Microfinance is akin to modern-day gleaning. God commanded Israel to care for the vulnerable in the way they farmed: “When you beat your olive trees, you shall not go over them again. It shall be for the sojourner, the fatherless, and the widow.” (Deut 24: 20-12 ESV) And he commands us to do the same today.
Rather than encouraging his people to fully harvest their fields, process the grain, bake it into bread and then tithe …he encouraged them to leave a percentage of their fields, olive trees and vineyardsunharvested. Doing this provided the widows, immigrants and orphans with meaningful work, sustenance and life skills training. He didn’t command them to give stuff away. He commanded them to give generously by providing opportunities for others to work. And that sounds a lot like what HOPE does today.
When we think of God’s call to justice, we often think of the “least of these”–the famous biblical mandate to feed the hungry, visit the imprisoned and clothe the naked. What we forget is there’s also an uncomfortable biblical mandate that those “who do not work, shall not eat.” That can read harshly, but let’s not forget that God knows what’s best for his people. And core to “what’s best” is work. Even before sin entered the world, God commanded Adam and Eve to tend the garden. Work is core to our design.
We’ve all heard about the importance of not just “giving people fish, but teaching them how to fish.” But Ron Sider talks about the importance of a third category: fighting for access of ponds for people to have the opportunity to fish. It seems that HOPE is in this third category. Is that correct?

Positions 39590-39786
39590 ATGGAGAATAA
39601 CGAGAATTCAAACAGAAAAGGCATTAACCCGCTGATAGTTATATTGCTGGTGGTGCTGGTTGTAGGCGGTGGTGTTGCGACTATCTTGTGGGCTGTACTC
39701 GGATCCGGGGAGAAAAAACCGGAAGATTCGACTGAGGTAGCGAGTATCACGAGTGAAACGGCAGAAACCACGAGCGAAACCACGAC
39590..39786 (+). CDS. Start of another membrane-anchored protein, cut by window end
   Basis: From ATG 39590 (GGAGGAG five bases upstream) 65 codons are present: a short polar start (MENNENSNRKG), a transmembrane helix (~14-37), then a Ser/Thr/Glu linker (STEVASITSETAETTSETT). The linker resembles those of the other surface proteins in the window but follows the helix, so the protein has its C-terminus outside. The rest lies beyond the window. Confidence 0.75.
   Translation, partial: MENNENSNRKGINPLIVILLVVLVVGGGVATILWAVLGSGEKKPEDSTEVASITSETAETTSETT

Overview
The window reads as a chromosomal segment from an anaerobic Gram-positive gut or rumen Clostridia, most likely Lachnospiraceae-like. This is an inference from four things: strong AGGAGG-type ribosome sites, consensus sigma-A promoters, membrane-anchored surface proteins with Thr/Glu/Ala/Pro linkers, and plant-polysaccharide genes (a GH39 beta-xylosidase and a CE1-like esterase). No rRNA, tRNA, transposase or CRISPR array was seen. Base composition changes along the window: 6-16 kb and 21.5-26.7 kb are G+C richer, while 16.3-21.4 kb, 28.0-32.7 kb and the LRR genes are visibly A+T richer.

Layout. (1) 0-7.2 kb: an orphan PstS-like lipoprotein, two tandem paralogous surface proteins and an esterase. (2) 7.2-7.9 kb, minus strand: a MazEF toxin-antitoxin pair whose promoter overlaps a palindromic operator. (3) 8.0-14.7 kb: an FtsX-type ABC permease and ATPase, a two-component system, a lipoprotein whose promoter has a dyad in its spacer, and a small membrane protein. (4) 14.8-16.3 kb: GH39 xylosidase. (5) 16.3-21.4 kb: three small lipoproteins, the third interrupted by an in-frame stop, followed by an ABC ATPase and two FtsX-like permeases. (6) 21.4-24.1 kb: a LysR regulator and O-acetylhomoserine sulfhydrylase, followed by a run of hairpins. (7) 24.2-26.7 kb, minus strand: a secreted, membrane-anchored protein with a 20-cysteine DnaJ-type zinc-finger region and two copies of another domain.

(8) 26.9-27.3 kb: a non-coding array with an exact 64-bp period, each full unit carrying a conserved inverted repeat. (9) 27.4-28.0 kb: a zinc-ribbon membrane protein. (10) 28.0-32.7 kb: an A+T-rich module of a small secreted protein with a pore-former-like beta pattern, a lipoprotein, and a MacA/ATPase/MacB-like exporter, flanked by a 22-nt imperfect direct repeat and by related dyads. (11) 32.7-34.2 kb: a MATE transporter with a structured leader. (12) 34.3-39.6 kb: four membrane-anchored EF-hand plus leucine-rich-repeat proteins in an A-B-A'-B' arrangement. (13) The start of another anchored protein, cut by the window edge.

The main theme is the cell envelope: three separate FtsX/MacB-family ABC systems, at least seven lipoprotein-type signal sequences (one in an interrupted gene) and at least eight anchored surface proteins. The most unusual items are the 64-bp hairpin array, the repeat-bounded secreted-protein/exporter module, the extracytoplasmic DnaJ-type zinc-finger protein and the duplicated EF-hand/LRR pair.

In our ideals, certainly. HOPE isn’t a perfect organization, but we take this idiom seriously. It’s actually somewhat paternalistic to suggest that our job is to teach people to fish. Most of the time, it’s not for a lack of street smarts or market knowledge that people live in poverty. It’s a lack of opportunity to use the skills they have. We aim to unleash their creativity, giving them a good chance at success.
I know recently you got back from a trip to Rwanda. What were you doing there – and what did you learn in that experience?
In addition to meeting the real king of the jungle (the great Rwandan silverback gorillas), I saw HOPE’s work in action with a group of HOPE supporters. One of my favorite stories from our trip encapsulates what I learned there. Timothy Kayera, my Rwandan colleague, shared a profound story. He said, “I used to work with one of those organizations that gave stuff away to everyone. We’d give away animals, clothing and clean water. All for free. I remember when we’d give goats to people, I would get phone calls and they’d say, “Timothy, your goat is dead.””
Your goat is dead. I’ve tried to articulate this idea dozens of times over the years, but never this potently. In four words, that caller said:
1. It was never his goat in the first place,
2. It was inconsequential it died, and
3. It was Timothy’s job to replace it.
Kayera is a star in Rwanda’s promising cast of young leaders. He directs HOPE’s efforts in a region of Rwanda and he emphasized the difference of his new job. His work now creates dignity, not dependency.
I know you are working on a book project with Peter Greer, the President of HOPE International. What is the book about and why do you believe it’s important to be published?
We just signed a contract with Baker Publishing Group (Bethany House label) for a book called Mission Drift. In essence, we hope to help Christians address the unspoken crisis facing our organizations: We’ve lost our way. While there are many exemplars (which we’ll profile and celebrate), many faith-based organizations have lost their very heart and soul as they’ve grown, aged and professionalized. Our hope is this book will help them find their way back to the proverbial “straight and narrow.”
That sounds fascinating and I’m looking forward to reading it. If you had the attention of every follower of Christ for 3 minutes, what would you want to communicate to them about biblical justice, Christ-centered microfinance and/or HOPE International?
How about three sentences?